Reviewby Zac Bertschy,
His and Her Circumstances
DVD 2: Love and War Under the Cherry Blossoms
Overachieving sweethearts Arima and Yukino continue to struggle with daily life at school, finding solace only in each other's smiles. As the barriers they've set up around themselves to project their desired images start to crumble, their grades begin to drop as well. A disappointed faculty begins to examine their relationship and determines that love is the central problem, saying these two should be chasing their dreams of academic success--not each other.
Love it or hate it, it cannot be denied that His and Hers Circumstances is one of the most noteworthy shoujo anime series of the past five years. Directed (at least for the first sixteen episodes) by Evangelion director Anno Hideaki, the series made its mark in the anime world and is now being released on DVD by The Right Stuf International. Despite a sharp turn downwards later in the series, the episodes contained on this disc are touching, thoughtful, beautiful, and best of all, shamelessly entertaining.
Animated by Gainax (as evidenced by the “jitter” during scene cuts that also plagued Evangelion), His and Her Circumstances isn't exactly cutting-edge in terms of visualization. The animation is incredibly sparse and consists mostly of floating text, quick pans across background stills, and static shots of the characters. The closing theme plays over live-action footage, and the preview is just a shot of the voice actresses recording the dialogue for the preview in the studio. It really doesn't get much cheaper than this, folks, aside from, say, Violinist of Hamelin. In short, do not watch this show if you're expecting groundbreaking, Akira-style animation. If you're a sucker for a good romance and intelligently written introspection, then there will be a lot to please you on this disc.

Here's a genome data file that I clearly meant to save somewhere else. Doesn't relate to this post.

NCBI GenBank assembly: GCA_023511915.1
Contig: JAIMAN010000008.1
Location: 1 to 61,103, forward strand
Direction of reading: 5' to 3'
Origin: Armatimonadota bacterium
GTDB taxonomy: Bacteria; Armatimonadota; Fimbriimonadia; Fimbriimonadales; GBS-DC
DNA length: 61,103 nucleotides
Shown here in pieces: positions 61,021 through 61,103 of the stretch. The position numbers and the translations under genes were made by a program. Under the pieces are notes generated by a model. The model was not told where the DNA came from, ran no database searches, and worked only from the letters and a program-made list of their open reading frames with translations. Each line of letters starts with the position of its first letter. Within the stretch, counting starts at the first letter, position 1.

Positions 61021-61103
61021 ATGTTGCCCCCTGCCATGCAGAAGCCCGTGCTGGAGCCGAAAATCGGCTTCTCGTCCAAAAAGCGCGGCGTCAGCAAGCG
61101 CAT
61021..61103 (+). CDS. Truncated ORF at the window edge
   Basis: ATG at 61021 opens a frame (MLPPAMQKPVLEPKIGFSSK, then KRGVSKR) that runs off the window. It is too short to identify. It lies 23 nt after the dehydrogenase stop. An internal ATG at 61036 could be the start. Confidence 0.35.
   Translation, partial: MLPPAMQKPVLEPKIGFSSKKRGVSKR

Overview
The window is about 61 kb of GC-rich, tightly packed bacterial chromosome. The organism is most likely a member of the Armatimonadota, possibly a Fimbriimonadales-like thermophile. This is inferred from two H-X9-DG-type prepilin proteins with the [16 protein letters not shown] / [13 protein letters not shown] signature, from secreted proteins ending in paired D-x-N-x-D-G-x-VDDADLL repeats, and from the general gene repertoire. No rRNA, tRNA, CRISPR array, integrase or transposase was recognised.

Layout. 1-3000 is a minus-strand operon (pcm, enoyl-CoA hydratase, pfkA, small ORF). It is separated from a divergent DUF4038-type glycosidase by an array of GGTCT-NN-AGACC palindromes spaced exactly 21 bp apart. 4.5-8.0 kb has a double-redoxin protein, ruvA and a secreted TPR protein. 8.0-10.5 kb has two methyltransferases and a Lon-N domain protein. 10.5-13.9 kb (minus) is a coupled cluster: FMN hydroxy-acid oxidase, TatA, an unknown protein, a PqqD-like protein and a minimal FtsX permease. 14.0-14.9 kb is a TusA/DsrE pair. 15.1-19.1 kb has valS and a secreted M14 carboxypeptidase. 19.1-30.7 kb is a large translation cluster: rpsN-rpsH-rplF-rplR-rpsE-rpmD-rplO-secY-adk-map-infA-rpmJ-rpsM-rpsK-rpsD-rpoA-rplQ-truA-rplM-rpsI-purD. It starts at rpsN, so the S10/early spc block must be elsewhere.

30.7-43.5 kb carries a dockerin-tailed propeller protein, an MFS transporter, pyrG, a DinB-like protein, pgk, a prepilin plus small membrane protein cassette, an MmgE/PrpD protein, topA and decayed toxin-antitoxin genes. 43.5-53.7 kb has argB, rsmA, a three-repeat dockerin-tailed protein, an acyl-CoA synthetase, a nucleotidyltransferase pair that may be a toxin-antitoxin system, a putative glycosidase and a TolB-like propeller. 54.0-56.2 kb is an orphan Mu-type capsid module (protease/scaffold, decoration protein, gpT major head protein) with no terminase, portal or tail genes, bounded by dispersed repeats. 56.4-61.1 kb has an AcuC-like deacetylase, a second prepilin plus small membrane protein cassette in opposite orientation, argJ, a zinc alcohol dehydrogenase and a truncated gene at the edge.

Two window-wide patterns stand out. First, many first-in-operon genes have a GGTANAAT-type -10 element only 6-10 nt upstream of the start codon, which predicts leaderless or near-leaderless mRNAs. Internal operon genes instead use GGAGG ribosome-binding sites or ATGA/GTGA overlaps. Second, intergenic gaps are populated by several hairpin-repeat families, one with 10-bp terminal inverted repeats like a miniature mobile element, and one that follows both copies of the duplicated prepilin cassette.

Introspection does indeed seem to be the focus of this show. Most of the episodes consist of either Yukino or Arima's inner monologues about who they are and how they became that way. Reactions are deeply internalized and analyzed, and the characters are given a huge amount of depth in this fashion. Motivations are never a mystery; while the other characters might be clueless, the audience never is. This is responsible and intelligent writing, and thus it makes the show a million times more satisfying to watch than most other shoujo anime series--in which the characters do stupid things without motivation, never explain themselves, and nine-tenths of the problems could be solved simply if someone speaks up. His and Her Circumstances never quite reaches this level of maddening frustration, and it's refreshing.
Up until now, the show had also avoided extreme melodrama, which is an unfortunate staple of most shoujo anime series. With the introduction of the childlike (and highly annoying) Tsubasa character, the show takes a turn towards the highly dramatic and things get a little ridiculous. Thankfully, the show avoids the pitfalls that melodrama usually brings. Characters do not randomly do out-of-character things, and the plotline manages to stay on the rails and not go too far off into flights of painfully angst-ridden fancy. If you can take a little melodrama, then the direction the series starts to go in on this disc will not disappoint.
The show also manages to retain the sense of poignancy it's had since the first episode. The music beautifully complements the simplified and elegant visuals, and there are many themes about the quiet beauty of high school life to be unearthed. There are still moments of wild comedy, but for most of the episodes on this disc, they seem to be muted. Hideaki's thumbprint is on these episodes in full force. His highly artistic and meaningful directorial style brings new depth and emotion to an otherwise stagnant genre. Simple title cards, words expressed over images, and other unique touches fill the series to the brim with believable emotion. It's unlike anything else, really.
Hardcore shoujo fans will love His and Her Circumstances, and people new to the genre would do well to sample this one first. The pacing is just right: not too slow, not too fast. The rapid-fire editing and quick story pace make it much easier to sit through and vastly more entertaining than 90 percent of the other shoujo series available on the market. The only real complaint to be had is that the dub cast is a little below average. The voices all sound a little too old, and some of them seem to have difficulty pulling off their lines with conviction. Other than that, the series cannot be recommended enough to fans of the genre.
Overall (dub) : A-
Overall (sub) : A
Story : A+
Animation : B-
Art : A
Music : A
+ Excellent storyline, believable characters, entertaining series
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